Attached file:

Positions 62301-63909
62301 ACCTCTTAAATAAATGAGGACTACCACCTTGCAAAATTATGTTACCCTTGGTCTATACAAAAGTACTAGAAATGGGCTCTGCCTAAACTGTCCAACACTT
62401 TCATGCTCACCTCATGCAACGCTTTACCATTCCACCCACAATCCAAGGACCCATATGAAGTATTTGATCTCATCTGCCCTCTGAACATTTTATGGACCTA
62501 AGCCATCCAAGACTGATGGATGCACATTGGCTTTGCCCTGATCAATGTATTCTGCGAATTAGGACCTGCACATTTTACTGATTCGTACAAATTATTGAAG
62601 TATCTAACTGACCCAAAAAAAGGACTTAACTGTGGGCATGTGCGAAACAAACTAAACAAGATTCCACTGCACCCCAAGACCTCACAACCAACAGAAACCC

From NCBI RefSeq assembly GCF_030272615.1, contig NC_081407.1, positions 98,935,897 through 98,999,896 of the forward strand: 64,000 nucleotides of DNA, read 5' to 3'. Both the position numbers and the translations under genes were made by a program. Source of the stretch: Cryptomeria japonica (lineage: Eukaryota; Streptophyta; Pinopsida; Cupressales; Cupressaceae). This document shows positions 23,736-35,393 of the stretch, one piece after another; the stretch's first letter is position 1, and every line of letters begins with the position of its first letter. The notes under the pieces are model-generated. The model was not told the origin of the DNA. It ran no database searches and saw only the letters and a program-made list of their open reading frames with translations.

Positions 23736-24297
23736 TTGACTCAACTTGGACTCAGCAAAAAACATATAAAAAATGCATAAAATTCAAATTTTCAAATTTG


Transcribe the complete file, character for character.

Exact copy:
Positions 62301-63909
62301 ACCTCTTAAATAAATGAGGACTACCACCTTGCAAAATTATGTTACCCTTGGTCTATACAAAAGTACTAGAAATGGGCTCTGCCTAAACTGTCCAACACTT
62401 TCATGCTCACCTCATGCAACGCTTTACCATTCCACCCACAATCCAAGGACCCATATGAAGTATTTGATCTCATCTGCCCTCTGAACATTTTATGGACCTA
62501 AGCCATCCAAGACTGATGGATGCACATTGGCTTTGCCCTGATCAATGTATTCTGCGAATTAGGACCTGCACATTTTACTGATTCGTACAAATTATTGAAG
62601 TATCTAACTGACCCAAAAAAAGGACTTAACTGTGGGCATGTGCGAAACAAACTAAACAAGATTCCACTGCACCCCAAGACCTCACAACCAACAGAAACCC

From NCBI RefSeq assembly GCF_030272615.1, contig NC_081407.1, positions 98,935,897 through 98,999,896 of the forward strand: 64,000 nucleotides of DNA, read 5' to 3'. Both the position numbers and the translations under genes were made by a program. Source of the stretch: Cryptomeria japonica (lineage: Eukaryota; Streptophyta; Pinopsida; Cupressales; Cupressaceae). This document shows positions 23,736-35,393 of the stretch, one piece after another; the stretch's first letter is position 1, and every line of letters begins with the position of its first letter. The notes under the pieces are model-generated. The model was not told the origin of the DNA. It ran no database searches and saw only the letters and a program-made list of their open reading frames with translations.

Positions 23736-24297
23736 TTGACTCAACTTGGACTCAGCAAAAAACATATAAAAAATGCATAAAATTCAAATTTTCAAATTTG